Agoraphobia is not Contradictory with Claustrophobia

Agoraphobia is not contradictory to claustrophobia – but many people think. In fact, I was thinking exactly that. I was just thinking about it even when I was suffering from agoraphobia. I even offered the opportunity to join an agoraphobo group, but I said no, because I'm not afraid of the open spaces. I really liked the open spaces until no one else was near me. Actually, if there was no other person, that was okay for me. But all this happened a long time ago.

Agoraphobia's translation of "fear from the market," not as many people think of the fear of open spaces. Marketplace is the essence of humans and human interaction. This is terrifying. Places that agorahogs generally avoid or cause problems, supermarkets, theaters, cinemas, masses, parties. Places where quick exit can be difficult.

Fear usually appears in some way in the eyes of others. Typically, agoraphots are worried about things like: vomiting (usually due to severe anxiety); faint; panic attacks; or you have a real health emergency as a heart attack. Concern is usually embarrassed – maybe it's a fainting, and finds itself in a supermarket floor around the affected faces who will insist on getting caught up and calling ambulance.

A number of agoraphobobs are a reliable helper who accompanies them when they are buying or talking. This person is there to save them and bring him home if something bad is like a panic attack. But if this helper is not available, life is very limited.

If you receive medical attention, the most likely result is a medicine with tranquillizers and antidepressants. None of these solutions solves the problem, only providing minimal functionality. The problem remains like a monster in the closet, waiting to show the scary face as it turns off the lights or looks different. So he was trapped. The medicine fixes the cabinet in the closet, but should not be rid of it. Stop the medicine and the monster is free once more.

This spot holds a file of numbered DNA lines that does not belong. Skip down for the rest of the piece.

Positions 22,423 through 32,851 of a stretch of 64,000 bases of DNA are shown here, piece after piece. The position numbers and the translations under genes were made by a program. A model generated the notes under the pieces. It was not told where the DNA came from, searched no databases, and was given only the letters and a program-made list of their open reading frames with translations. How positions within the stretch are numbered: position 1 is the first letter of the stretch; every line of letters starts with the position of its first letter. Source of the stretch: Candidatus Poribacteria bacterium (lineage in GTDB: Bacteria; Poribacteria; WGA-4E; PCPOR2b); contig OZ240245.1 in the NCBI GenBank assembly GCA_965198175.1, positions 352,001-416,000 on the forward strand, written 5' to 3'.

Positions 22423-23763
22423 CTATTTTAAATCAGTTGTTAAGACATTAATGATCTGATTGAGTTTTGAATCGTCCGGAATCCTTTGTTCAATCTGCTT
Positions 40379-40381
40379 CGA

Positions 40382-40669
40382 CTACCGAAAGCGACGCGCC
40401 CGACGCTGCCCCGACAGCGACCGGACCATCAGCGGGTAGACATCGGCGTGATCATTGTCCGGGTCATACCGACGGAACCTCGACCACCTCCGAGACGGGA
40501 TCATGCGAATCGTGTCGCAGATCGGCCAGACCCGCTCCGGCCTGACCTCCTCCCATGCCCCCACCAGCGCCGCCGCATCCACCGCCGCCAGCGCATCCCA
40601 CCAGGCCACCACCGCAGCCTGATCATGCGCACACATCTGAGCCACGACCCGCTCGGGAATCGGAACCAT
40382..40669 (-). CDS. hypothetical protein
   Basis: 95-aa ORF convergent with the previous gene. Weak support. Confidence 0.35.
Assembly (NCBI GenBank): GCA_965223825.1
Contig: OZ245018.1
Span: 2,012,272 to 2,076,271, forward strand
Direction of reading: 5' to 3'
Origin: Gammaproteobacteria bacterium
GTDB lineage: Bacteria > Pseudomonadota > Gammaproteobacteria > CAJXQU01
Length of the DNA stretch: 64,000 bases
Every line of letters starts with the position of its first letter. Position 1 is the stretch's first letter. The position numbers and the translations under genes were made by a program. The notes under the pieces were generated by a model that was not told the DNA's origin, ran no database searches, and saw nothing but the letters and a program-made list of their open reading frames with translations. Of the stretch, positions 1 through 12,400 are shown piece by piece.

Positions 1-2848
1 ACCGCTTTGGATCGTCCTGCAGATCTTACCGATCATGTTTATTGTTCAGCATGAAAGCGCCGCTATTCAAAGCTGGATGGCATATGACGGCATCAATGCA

Life as an agoraphobic is no fun at all. So if you are agoraphobic and read, I would like to reassure some things: This is not a disease, but it can cure it.

  • There is nothing physically is wrong with you
  • Your brain is normal just like anybody else.
  • The reason is what you think.
  • Cure changes what you think. Changing your mindset is not easy, but much easier than the agoraphobic isolated, fearsome life

    When you think about the whole change you have to do, it seems an insurmountable task.

    If you think of the next step, you have to do it – this is not only possible but relatively easy.

    The first steps are the hardest. Each step is easier after the first few. They are easier because the memory of success and knowledge is that what you are doing is already making a positive difference in your life.

    Source by Michael Hadfield

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